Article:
[OSM-talk] Tagging Governance

Simon Poole simon at poole.ch
Tue Sep 10 13:55:24 UTC 2019


Roland

I can't help noticing that you are tiptoeing a bit around the actual
issue which started the whole discussion: unilateral changes by the iD
maintainers (everybody else doesn't have enough leverage to enforce
their position, so it is not me specifically picking on them, it is
simply a consequence of the power they can wield). And these changes are
not just questions of which tags to use, but far more fundamental
questions, for example implicit vs. explicit tagging (which seems to be
something the US-corporate bubble whispered to them, likely that unknown
organisations holding the purse strings).

If you don't address that I'm not quite sure what the point of the whole
discussion is.

Simon

Am 10.09.2019 um 06:50 schrieb Roland Olbricht:
> Hi all,
>
> I have got into the duty to talk about tagging governance on the SotM
> and I would like to develop that opportunity towards something that is
> rather helpful in the long term.
> To ensure that I am on the right track and not unintentionally after a
> personal agenda I would like to ask you to comment on the findings so
> far listed below.
>
> To encourage a widespread discussion, I have spread this message on
> German and French lists as well (these two because I understand the
> languages) and will do so in addition on the tagging list. Feel free to
> spread this message further as long as you remember to channel back all
> feedback.
>
>
> Imperfect Flow of Information
>
> Although many parts of the OpenStreetMap project are well translated,
> the tagging documentation has substantial deficiencies. Over a random
> sample of 10 tags the number of declared languages varies between 2 and
> 18, but only few are complete and up to date (sample: 2 of 10 for
> German, 3 of 10 for French).
>
> Another kind of imperfect information flow is that tag definitions can
> be changed on the wiki page long after the tag is in widespread use.
>
> The converse case that a tag is introduced without any documentation is
> also happening. While this happens by ordinary users usually slow enough
> to make sense of the added data, an import or organized edit might be
> able to substantially skew the de facto meaning of a tag, regardless
> whether it is in widespread use, documented, both, or none.
>
>
> More Structure needed
>
> The translation issues have been conflated with a different problem:
> Different features may look very different between regions. E.g.
> highway=primary and highway=unclassfied versus highway=track
> need different sets of examples in Germany and the urban US on the one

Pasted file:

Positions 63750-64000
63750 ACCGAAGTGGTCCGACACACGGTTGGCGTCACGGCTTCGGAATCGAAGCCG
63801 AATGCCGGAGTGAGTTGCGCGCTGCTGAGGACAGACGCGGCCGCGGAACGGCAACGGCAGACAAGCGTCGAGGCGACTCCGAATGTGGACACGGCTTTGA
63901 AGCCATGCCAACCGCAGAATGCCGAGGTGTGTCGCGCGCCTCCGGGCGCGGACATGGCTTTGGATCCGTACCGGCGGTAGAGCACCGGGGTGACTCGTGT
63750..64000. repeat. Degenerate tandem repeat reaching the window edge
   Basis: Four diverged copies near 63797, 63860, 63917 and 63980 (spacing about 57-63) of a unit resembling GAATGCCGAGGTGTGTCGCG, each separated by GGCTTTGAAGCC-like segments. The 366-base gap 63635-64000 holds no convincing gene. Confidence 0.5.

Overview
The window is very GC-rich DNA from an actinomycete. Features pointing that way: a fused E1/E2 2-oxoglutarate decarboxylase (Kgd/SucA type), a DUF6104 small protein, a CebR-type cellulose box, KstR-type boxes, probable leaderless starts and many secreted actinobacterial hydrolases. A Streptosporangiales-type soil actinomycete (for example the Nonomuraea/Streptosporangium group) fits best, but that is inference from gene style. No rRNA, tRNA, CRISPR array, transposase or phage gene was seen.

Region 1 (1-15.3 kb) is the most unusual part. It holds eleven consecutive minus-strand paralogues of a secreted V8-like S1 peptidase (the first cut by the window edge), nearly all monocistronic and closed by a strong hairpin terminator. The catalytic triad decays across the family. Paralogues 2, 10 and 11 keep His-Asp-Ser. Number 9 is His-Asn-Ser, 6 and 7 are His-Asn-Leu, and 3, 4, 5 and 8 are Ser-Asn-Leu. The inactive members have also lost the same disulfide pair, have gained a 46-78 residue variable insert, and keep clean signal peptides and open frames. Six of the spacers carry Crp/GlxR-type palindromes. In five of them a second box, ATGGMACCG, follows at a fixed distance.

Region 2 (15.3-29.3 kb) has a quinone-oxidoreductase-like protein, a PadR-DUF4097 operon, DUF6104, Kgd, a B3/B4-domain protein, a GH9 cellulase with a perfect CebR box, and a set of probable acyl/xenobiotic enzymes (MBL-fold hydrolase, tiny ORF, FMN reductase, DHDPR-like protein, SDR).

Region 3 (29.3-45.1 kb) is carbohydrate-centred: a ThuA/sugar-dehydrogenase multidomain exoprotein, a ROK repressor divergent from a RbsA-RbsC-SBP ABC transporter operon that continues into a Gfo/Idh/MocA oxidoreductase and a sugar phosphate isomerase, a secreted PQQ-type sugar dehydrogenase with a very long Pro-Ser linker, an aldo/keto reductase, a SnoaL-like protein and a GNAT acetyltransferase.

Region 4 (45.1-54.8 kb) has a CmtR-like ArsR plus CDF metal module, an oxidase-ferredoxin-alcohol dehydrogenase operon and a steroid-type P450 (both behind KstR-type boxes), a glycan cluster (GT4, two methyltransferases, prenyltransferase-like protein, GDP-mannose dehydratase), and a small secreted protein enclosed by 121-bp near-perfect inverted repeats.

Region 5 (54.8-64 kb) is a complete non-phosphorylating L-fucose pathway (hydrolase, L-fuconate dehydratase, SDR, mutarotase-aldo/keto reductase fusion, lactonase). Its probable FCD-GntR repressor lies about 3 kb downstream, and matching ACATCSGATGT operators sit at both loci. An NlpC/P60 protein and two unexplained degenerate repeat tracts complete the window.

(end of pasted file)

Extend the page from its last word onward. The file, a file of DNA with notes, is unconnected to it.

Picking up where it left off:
> hand and Iceland or rural Africa on the other. It is easy to mix this
> with the translation into the predominant language in the area,
> but the tagging challenges in Belgium, Canada, and Niger are
> substantially different, although all three countries happen to have
> French as official language. Conversely, there is no sane reason to
> change tagging rules every block of houses in Brussels.
>
> Additionally, people often have different search terms than the British
> English tag names or their translations, and the wiki search engine is
> infamous for its bad performance. Having explicit keywords to direct the
> attention of a mapper to the list of possibly fitting tags might help.
>
> A substantial problem source of the concept of proposals is
> that it interacts with lots of tags in a nontrivial way and is
> practically never properly applied to all affected tag definitions.
> A proposal currently is an extra page although it should have much more
> an impact like a Git commit, grouping changes across various tag
> definition pages in a single changeset.
>
>
> Legitimacy and Governance
>
> What legitimation has a process if only a handful of people have that
> have the time to write mails on a mailing list and to write wiki pages
> are involved? In particular, if the proposals end up as being full of
> contradictions or vague terms and leave necessary answers undefined.
> Yet these still are the people that have shown the necessary long-term
> endurance to assure maintenance and that do the work. Thus every change
> to replace processes with better processes must be geared towards
> broadening not narrowing the base of long-term maintainers.
>
> Conversely, I fully understand mappers that are wary of sudden changes
> in the rendering or the access to tags in edting software. A lot of
> people whould probably appreciate to better understand what happens on
> the way from a tag discussion to a final change in the renderer or
> editing software. These processes are not secret, but often
> under-documented.
>
> Again, the various discussion channels and the lacking information flow
> between them contribute to the bad mood. Even worse, the ratio between
> people and channels means that evil or just plainly incompetent people
> could easily take over some channels and contribute substantially to the
> confusion. Good ideas how to redirect people and close down some of the
> channels (e.g. wiki discussion pages) might be worth pursuing. On top of
> that the wiki history is so much less helpful than what developers are
> nowadays used to from version control systems that borrowing methaphors
> and paradigms from there to the tag documentation is worth consideration.
>
> This hopefully helps to foster that the authors of the documentation and
> the mappers using a tag actually agree on its meaning.
>
>
> Best regards,
>
> Roland
>
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